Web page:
When G-d Fights On Our Behalf


Throughout Jewish history, there were instances where G-d did all the fighting on our behalf. This is especially true of the Pesach season. 

The Attack

Will Israel respond or not?

Since the miracles of last Saturday night, the world has been holding its breath to see whether Israel will respond to the hundreds of missiles and attack drones sent by Iran, or respect America’s wish to ‘de-escalate.’ 

This situation is reminiscent of the Gulf War in 1991 when Saddam Hussein invaded Kuwait. America created a coalition of thirty four nations against Iraq, and the UN gave Saddam Hussein an ultimatum—if they wouldn’t leave Kuwait, one million soldiers would invade. In response, Saddam Hussein warned that if he is invaded, he would attack Israel with scud missiles. He basically held Israel hostage for a war which it had nothing to do with. 

Saddam Hussein had biological weapons he used in his war against Iran, and many feared he might use them against Israel. There was incredible anxiety in Israel and throughout the Jewish world, and many Jews left the country.

However, the Rebbe declared that Israel was the safest place to be. When asked if it was dangerous to travel to Israel, the Rebbe reassured people that there was nothing to worry about. He made these statements publicly, and they were widely covered by the media worldwide.

When the war broke out and Iraq launched Scud missiles at Israel, the Rebbe reiterated his message of reassurance, saying there was no need to worry and that there would be miracles—and indeed, 39 missiles hit Israel, but they only caused some property damage and no loss of life.

During the 45 days when missiles were falling, there was a heated debate in Israel about whether to respond to the attacks or refrain from doing so. The US urged Israel to refrain from responding to avoid fracturing the coalition they had formed against Iraq, which included countries hostile to Israel.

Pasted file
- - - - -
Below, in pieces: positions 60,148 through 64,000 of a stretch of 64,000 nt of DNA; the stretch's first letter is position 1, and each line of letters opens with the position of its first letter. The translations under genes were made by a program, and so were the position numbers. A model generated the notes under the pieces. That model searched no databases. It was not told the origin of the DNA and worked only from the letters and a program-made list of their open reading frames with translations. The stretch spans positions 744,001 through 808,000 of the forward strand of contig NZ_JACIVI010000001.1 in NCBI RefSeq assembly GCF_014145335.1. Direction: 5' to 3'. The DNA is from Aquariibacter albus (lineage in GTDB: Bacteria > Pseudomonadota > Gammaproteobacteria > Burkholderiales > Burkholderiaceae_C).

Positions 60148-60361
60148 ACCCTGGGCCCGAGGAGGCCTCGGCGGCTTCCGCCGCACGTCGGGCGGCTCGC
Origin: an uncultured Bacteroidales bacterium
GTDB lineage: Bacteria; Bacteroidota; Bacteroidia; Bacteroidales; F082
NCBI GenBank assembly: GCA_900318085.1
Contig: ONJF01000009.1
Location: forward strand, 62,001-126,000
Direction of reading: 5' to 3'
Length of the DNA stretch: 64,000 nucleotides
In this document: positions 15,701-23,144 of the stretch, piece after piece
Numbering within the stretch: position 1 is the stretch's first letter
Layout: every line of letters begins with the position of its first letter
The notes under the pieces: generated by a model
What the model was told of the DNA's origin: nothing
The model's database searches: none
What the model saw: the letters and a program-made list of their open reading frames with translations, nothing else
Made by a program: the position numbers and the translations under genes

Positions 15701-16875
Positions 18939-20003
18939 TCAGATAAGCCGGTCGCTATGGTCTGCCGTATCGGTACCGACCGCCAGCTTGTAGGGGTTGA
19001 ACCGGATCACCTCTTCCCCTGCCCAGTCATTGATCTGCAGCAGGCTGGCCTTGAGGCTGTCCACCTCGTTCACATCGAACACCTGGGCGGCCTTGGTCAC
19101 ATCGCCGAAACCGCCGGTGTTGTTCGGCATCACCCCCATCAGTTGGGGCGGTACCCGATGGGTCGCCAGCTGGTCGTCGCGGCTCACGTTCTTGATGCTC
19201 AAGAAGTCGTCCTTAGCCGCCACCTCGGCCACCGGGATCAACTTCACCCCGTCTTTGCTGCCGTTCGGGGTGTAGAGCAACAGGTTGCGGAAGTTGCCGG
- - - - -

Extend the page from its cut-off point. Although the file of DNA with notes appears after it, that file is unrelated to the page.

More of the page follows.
Within the Israeli government, there was also a fierce debate on the issue. The Defense Minister believed they should respond, while others argued that they should let the Americans handle it. Prime Minister Yitzhak Shamir said at the time that he was torn between his heart and mind. “The heart says they’re firing missiles at us, and we remain silent? But the mind says we should let the Americans do the job.” In reality, Israel did not intervene in the war, and no Israeli soldier was harmed (Birega Ha’emet Chapter 13).

After the war, the Rebbe spoke about the uniqueness of the event—in which the Jewish people were attacked, but instead of needing to defend themselves, the defense was carried out by others. 

As it turns out, this is a recurring theme throughout Jewish history—and it always has to do with Passover.

Hezekiah’s Water Tunnel

Many of you who have visited Israel have explored Hezekiah’s Tunnel, a tunnel which diverts water from the Gihon Spring beneath the homes of Jerusalem. Today, you could walk through portions of the tunnel, deep underground in ankle or even knee-deep water. It’s definitely a memorable experience. King Hezekiah built this tunnel around 2,700 years ago during his reign over Judah. But why?

During his rule, the Assyrian Empire conquered the Kingdom of Israel, also known as the Ten Tribes’ Kingdom to the north of Judah. Then, in 701 BCE, King Sennacherib of Assyria set out on a military campaign that was ultimately intended to conquer Judah. To prepare Jerusalem for the expected siege, Hezekiah built the tunnel, so that water could be brought into the fortified city.

In the end, Sennacherib arrived with an army of 185,000 soldiers and reached Jerusalem on the eve of Passover. Sennacherib ordered his army to build a tall tower from which he could overlook Jerusalem. He was shocked to discover how small the city was. “Why did I exert all my forces for this? Tomorrow, every soldier will bring a single brick from the city wall, and we will enter and leave nothing behind.”

The commander-in-chief of Sennacherib’s army was a Jewish apostate named Ravshakeh. He stood above the wall of Jerusalem and conducted psychological warfare; he spoke in Hebrew, addressing the besieged Jews, saying that they should surrender to Sennacherib, as they had no chance against the mighty Assyrian army.